Patera pennsylvanica



Yet again, because no information is available for this species pertaining to its nutritional needs we will focus on the nutrition of terrestrial snails, as a whole.

Diets among terrestrial snails vary rather widely (Hotopp and Pearce 2006).  They use their radula to eat on the move, evaluating what is taken up as it slowly moves along (Hotopp and Pearce 2006).   Terrestrial snails eat anything from rotten wood, algae, sap, herbaceous plants to animal carcasses, and the species which are carnivorous will eat other snails as well as nematodes (Hotopp and Pearce 2006).

Land snails spend a disproportionate amount of time crawling around and attempting to find food (Hotopp and Pearce 2006).  There are few predatory land snail species.  Terrestrial snail species tend to be omnivorous or herbivorous (Hotopp and Pearce 2006).  Snails have a specialized tongue-like organ called a radula used for obtaining food (Nordsieck 2011).  The radula is equipped with teeth made of a material called chitin (Hickman et al 2012), and these teeth, which feel like sandpaper, help to scrape up food particles into the mouth (Hotopp and Pearce 2006).  Once the particles are lapped up by the radula they enter the esophagus on the way to the gastric pouch, where the digestive gland assists in digestion and excretion (Hotopp and Pearce 2006).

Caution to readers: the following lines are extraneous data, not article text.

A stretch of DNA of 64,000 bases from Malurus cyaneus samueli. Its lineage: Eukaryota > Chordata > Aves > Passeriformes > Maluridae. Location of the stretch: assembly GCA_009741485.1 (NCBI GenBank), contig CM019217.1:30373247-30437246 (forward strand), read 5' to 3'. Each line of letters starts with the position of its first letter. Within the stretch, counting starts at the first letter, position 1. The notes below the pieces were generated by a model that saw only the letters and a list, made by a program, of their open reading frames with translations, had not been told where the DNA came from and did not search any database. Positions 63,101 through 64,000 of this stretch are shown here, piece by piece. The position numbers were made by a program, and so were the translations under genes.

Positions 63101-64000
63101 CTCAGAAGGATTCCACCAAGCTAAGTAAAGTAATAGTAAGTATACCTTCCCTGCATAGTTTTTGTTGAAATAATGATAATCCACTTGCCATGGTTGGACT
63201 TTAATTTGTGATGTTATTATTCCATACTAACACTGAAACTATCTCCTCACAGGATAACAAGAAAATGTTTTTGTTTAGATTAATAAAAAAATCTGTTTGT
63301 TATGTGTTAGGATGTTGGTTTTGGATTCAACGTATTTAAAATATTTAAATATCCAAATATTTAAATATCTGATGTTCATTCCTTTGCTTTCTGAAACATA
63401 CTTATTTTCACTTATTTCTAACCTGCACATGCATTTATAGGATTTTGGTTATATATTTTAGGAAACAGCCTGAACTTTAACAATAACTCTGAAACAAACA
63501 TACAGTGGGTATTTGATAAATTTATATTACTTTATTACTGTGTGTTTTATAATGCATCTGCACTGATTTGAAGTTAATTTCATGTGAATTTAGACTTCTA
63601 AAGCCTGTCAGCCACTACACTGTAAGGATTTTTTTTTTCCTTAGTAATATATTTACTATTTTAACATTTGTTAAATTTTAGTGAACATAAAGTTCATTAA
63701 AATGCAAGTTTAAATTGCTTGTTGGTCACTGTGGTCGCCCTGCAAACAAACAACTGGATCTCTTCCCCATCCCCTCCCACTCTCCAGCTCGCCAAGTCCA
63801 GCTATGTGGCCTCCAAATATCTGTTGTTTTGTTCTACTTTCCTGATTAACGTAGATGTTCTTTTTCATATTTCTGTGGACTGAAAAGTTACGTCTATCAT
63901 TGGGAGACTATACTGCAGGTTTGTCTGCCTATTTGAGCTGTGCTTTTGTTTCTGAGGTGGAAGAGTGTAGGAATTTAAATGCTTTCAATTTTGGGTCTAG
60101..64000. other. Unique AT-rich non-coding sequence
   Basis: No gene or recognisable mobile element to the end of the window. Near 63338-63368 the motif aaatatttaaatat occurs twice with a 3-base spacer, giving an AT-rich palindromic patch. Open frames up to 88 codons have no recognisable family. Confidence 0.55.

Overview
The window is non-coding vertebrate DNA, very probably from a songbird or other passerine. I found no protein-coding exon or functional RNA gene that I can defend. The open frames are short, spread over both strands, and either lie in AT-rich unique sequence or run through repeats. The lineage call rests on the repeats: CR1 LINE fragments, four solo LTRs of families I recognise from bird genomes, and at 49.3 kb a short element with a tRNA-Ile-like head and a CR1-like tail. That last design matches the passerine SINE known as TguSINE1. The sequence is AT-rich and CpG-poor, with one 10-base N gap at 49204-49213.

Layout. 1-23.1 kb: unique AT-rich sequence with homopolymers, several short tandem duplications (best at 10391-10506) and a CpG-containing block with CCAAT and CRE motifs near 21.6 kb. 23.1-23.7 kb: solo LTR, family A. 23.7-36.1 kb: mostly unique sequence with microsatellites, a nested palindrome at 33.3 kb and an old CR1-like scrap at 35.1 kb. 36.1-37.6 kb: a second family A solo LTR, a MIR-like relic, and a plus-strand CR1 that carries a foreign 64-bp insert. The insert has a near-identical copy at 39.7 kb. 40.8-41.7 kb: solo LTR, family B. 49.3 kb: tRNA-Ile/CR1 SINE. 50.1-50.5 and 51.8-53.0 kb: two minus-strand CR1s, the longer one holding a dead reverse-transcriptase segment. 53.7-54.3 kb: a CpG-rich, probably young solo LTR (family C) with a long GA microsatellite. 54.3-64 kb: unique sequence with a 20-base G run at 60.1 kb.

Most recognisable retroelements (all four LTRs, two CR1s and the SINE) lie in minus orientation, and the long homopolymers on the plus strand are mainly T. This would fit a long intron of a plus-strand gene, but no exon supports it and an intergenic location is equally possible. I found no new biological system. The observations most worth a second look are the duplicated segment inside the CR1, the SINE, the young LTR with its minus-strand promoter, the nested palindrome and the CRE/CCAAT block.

Terrestrial snails have an open circulatory system consisting of blood vessels and sinuses and a heart (Hickman et al 2012).  Because this is an inefficient way to disperse oxygen throughout the body, snails, like other animals with an open circulatory system tend to be slower (Hickman et al 2012).

Some terrestrial snail species are intermediate hosts to different parasites (Hotopp and Pearce 2006), though our species does not seem to be one of them.




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